Prince was the kind of guy that liked to get up close and personal with fans. And what better way to appreciate the performer's talent than in a small club setting? Paisley Park's NPG Music Club allowed visitors to experience the subtle shades of Prince's talent in an intimate setting that was pretty much his own private nightclub. According to The Current, it was where he held his legendary After Dark dance parties, and apparently, he did a one-off gig for Madonna and about 60 assorted guests in this very room not long before he passed. The setlist featured songs like "Sign O The Times" and ended with the Isley Brothers' "Work to Do."
The NPG Music Club features velvet sofas, a balcony, a dance floor, and huge video screens. Now, it can be rented out for private functions, but it lacks a certain regal flair without the Prince himself in attendance.
Prince was a pretty far-out guy, even by the fast and loose standards of the music industry. So it's only fitting that Paisley Park has a Galaxy Room. Cosmic! The artist would meditate and relax in the space, which was designed in the 1980s, according to Home Addict. It's equipped with ultraviolet lights, a range of instruments, a recessed ceiling, and overhead purple lights.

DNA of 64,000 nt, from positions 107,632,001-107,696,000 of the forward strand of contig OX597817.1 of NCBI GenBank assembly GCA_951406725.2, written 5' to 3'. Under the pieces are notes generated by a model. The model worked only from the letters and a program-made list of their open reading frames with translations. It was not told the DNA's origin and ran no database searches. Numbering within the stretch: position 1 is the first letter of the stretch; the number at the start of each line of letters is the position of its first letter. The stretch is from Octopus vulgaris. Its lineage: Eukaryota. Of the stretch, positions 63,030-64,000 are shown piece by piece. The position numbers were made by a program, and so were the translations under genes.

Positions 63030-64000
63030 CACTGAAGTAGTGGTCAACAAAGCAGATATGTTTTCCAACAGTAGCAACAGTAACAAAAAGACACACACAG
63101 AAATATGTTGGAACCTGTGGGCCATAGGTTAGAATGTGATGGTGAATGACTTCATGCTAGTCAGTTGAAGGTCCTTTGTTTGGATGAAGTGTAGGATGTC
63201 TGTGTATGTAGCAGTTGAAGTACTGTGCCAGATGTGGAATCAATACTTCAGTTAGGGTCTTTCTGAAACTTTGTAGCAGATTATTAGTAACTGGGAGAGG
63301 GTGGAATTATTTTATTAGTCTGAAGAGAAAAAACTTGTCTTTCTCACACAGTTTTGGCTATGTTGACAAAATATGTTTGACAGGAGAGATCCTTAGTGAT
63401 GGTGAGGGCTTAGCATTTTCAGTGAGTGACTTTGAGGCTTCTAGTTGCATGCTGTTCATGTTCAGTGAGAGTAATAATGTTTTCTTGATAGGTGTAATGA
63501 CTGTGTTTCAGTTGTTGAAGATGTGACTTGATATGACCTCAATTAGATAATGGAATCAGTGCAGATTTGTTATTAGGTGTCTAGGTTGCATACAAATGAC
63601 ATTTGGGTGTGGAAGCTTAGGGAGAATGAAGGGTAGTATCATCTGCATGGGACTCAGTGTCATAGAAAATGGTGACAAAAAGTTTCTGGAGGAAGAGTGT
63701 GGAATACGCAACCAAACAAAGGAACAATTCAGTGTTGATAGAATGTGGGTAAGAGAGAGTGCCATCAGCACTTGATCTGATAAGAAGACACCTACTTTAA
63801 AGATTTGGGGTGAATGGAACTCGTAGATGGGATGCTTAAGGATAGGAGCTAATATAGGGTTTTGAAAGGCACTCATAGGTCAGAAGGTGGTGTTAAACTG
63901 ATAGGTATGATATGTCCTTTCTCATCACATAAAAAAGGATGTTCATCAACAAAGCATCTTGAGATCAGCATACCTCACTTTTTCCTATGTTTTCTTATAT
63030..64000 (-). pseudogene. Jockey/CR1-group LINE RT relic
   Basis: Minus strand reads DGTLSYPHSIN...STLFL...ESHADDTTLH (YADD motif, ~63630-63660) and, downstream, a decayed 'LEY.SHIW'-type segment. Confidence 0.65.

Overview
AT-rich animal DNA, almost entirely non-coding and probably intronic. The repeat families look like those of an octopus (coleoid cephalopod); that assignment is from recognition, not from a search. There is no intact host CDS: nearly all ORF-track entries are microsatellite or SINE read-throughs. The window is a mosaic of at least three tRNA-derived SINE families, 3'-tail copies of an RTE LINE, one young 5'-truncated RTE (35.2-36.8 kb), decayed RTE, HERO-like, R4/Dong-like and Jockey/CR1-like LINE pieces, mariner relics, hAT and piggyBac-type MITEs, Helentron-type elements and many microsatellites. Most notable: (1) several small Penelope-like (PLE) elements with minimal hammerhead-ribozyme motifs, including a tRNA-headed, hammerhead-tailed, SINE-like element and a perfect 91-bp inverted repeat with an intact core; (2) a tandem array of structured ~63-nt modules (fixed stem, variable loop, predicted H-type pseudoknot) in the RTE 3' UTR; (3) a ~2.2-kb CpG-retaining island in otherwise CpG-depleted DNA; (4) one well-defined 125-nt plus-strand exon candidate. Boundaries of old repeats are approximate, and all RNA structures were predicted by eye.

Where there's a Galaxy Room, there's also got to be a Knowledge Room, right? Forbes reports that as a committed Jehovah's Witness, Prince had a room where he could study the religion. He was converted in 2001 by Sly and the Family Stone bassist Larry Graham. He believed in both spreading and studying the word, and his Knowledge Room was a way of showing his fierce dedication. According to Billboard, Prince was so committed to being a Jehovah's Witness that he used to knock on doors in both Los Angeles and Minneapolis to hand out leaflets on salvation.
Within the grounds of the Paisley Park compound, you'll find a curious dome-shaped outbuilding (via Home Addict). Rumors abound as to its true purpose. Some say it was Prince's actual living quarters, while others claim it was originally designed as a dining area. Perhaps it was a watchtower for the four horsemen of the apocalypse. Who knows? One thing's for certain: It's wrapped in a tangible air of mystery and remains a hot topic among Prince fans.